Sams. The first I saw at Timna, and the pleas'd Me, not my parents, that I sought to wed The daughter of an infidel: they knew not That what I motion'd was of God; I knew From intimate impulse, and therefore urg'd The marriage on; that by occasion hence I might begin Ifrael's deliverance,

225 The work to which I was divinely call’d. She proving false, the next I took to wife (O that I never had! fond with too late,) Was in the vale of Sorec, Dalila, That specious monster, my accomplish'd snare.

230 I thought it lawful from my former act, And the fame end; still watching to oppress

Ifrael's

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Israel's oppreffors : of what now I suffer
She was not the prime cause, but I myself,
Who vanquish'd with a peal of words (O weakness!)
Gave up my fort of filence to a woman.

Cho. In seeking just occasion to provoke
The Philistine, thy country's enemy,
Thou never wast remiss, I bear thce witness :
Yet Israël still serves with all his sons.

240
SAMs. That fault I take not on me, but transfer
On Ifrael's governors, and heads of tribes,
Who seeing those great acts, which God had done
Singly by me against their conquerors,
Acknowledg'd not, or not at all consider'd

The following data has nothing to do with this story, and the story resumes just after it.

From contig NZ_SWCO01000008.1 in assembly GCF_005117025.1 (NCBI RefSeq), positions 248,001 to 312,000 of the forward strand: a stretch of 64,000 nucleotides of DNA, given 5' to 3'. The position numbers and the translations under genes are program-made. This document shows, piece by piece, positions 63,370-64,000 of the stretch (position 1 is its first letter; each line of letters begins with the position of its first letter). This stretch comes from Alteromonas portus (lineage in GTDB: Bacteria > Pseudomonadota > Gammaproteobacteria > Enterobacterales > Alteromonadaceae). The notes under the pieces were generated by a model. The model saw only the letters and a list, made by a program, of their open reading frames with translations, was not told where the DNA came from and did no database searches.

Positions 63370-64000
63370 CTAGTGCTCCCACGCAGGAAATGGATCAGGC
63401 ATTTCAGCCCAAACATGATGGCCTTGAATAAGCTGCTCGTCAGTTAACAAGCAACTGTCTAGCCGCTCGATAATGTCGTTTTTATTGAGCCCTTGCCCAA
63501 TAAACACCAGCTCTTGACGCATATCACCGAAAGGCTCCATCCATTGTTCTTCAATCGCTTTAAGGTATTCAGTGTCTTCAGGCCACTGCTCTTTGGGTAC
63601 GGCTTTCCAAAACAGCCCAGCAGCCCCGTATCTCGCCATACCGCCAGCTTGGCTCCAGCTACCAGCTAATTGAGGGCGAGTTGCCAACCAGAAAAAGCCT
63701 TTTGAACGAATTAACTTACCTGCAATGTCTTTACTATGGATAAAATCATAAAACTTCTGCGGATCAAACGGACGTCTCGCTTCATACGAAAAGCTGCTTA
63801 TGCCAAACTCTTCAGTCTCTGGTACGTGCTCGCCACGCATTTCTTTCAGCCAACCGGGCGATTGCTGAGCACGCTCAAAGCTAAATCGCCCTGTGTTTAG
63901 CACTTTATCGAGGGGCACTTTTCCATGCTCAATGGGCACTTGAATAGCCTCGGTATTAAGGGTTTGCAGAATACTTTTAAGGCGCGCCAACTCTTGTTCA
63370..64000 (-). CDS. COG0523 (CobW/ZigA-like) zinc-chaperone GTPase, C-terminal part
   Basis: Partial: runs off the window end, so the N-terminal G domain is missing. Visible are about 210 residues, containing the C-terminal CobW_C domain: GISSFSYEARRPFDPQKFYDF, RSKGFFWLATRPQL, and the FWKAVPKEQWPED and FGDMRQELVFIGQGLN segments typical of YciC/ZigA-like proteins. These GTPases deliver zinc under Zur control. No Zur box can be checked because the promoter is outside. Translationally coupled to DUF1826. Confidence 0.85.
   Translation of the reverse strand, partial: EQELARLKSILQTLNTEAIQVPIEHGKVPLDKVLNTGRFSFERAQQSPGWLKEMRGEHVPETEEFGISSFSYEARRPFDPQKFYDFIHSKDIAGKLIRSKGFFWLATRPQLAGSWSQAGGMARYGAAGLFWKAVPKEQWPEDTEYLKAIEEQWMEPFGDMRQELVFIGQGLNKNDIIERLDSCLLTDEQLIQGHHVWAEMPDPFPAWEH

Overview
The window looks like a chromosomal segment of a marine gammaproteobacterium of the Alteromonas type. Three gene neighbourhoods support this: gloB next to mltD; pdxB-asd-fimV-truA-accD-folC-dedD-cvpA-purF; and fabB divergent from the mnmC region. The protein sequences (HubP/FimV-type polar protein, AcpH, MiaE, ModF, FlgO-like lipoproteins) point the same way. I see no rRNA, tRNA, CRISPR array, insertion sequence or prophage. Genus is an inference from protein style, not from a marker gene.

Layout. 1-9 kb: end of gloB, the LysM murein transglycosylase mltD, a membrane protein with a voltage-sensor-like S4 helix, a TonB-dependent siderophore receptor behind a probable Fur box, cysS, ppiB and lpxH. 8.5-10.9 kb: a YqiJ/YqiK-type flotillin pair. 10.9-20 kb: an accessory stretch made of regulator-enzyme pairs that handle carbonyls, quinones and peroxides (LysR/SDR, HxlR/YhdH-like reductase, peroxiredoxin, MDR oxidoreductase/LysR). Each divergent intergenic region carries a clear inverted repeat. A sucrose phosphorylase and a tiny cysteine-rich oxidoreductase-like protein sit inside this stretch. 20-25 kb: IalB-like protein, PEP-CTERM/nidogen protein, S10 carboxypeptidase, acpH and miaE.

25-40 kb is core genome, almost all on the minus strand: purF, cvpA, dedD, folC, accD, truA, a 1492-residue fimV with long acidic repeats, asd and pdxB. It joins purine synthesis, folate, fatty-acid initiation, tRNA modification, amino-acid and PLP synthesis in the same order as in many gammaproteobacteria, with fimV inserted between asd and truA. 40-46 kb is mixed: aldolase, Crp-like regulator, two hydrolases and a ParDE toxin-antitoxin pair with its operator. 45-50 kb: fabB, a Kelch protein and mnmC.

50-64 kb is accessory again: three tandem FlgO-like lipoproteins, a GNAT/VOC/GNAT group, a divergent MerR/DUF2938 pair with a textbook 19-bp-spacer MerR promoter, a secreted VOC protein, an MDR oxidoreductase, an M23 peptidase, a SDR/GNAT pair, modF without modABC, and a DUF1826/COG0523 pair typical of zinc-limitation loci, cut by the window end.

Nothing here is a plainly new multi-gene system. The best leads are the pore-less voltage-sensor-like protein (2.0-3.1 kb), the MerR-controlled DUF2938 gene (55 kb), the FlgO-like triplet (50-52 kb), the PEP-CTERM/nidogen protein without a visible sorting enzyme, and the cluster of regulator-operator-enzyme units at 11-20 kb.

Deliverance offer'd: I on th' other side
Us'd no ambition to commend my

deeds, [doer; The deeds themselves, though mute, spoke loud the But they persisted deaf, and would not seem To count them things worth notice, till at length 250 Their lords the Philistines with gather'd powers Enter'd Judea seeking me, who then Safe to the rock of Etham was retir’d, Not flying, but fore-casting in what place To set upon them, what advantag'd best: 255 Mean while the men of Judah, to prevent The harrass of their land, beset me round; I willingly on some conditions came Into their hands, and they as gladly yield me To the uncircumcis'd a welcome

prey,

260 Bound with two cords; but cords to me were threads Touch'd with the flame; on their whole host I flew

Unarm'd,

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Unarm'd, and with a trivial weapon fellid
Their choicest youth; they only liv'd who fled.
Had Judah that day join'd, or one whole tribe, 265
They had by this posless’d the towers of Gath,